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Volume 9, issue 9
Atmos. Chem. Phys., 9, 3197-3207, 2009
https://doi.org/10.5194/acp-9-3197-2009
© Author(s) 2009. This work is distributed under
the Creative Commons Attribution 3.0 License.

Special issue: Cloud, aerosol, ice and snow characterizations within the...

Atmos. Chem. Phys., 9, 3197-3207, 2009
https://doi.org/10.5194/acp-9-3197-2009
© Author(s) 2009. This work is distributed under
the Creative Commons Attribution 3.0 License.

  15 May 2009

15 May 2009

Distribution of VOCs between air and snow at the Jungfraujoch high alpine research station, Switzerland, during CLACE 5 (winter 2006)

E. Starokozhev1, E. Fries2, A. Cycura3, and W. Püttmann1 E. Starokozhev et al.
  • 1Institute of Atmospheric and Environmental Sciences, Department of Analytical Environmental Chemistry, J. W. Goethe-University Frankfurt/Main, Frankfurt/Main, Germany
  • 2Institute of Environmental Systems Research, University Osnabrück, Osnabrück, Germany
  • 3Environment Monitoring Center, Orenburg State University, Orenburg, Russia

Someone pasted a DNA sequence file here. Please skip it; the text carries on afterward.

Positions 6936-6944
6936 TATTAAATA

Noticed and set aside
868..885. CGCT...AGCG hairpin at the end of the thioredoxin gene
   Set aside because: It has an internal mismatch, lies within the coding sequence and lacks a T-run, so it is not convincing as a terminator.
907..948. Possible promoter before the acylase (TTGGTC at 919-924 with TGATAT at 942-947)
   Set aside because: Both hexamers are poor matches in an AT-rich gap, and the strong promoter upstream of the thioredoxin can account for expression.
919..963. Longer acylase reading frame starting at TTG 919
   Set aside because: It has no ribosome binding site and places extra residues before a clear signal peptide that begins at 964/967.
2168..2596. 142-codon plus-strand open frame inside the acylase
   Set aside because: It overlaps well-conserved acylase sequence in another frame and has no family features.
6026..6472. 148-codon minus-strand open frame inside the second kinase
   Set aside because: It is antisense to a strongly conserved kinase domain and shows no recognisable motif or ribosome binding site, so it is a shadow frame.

Abstract. Volatile organic compounds (VOCs) were analyzed in air and snow samples at the Jungfraujoch high alpine research station in Switzerland as part of CLACE 5 (CLoud and Aerosol Characterization Experiment) during February/March 2006. The fluxes of individual compounds in ambient air were calculated from gas phase concentrations and wind speed. The highest concentrations and flux values were observed for the aromatic hydrocarbons benzene (14.3 μg.m−2 s−1), 1,3,5-trimethylbenzene (5.27 μg.m−2 s−1), toluene (4.40 μg.m−2 −1), and the aliphatic hydrocarbons i-butane (7.87 μg.m−2 s−1), i-pentane (3.61 μg.m−2 s−1) and n-butane (3.23 μg.m−2 s−1). The measured concentrations and fluxes were used to calculate the efficiency of removal of VOCs by snow, which is defined as difference between the initial and final concentration/flux values of compounds before and after wet deposition. The removal efficiency was calculated at −24°C (−13.7°C) and ranged from 37% (35%) for o-xylene to 93% (63%) for i-pentane. The distribution coefficients of VOCs between the air and snow phases were derived from published poly-parameter linear free energy relationship (pp-LFER) data, and compared with distribution coefficients obtained from the simultaneous measurements of VOC concentrations in air and snow at Jungfraujoch. The coefficients calculated from pp-LFER exceeded those values measured in the present study, which indicates more efficient snow scavenging of the VOCs investigated than suggested by theoretical predictions.

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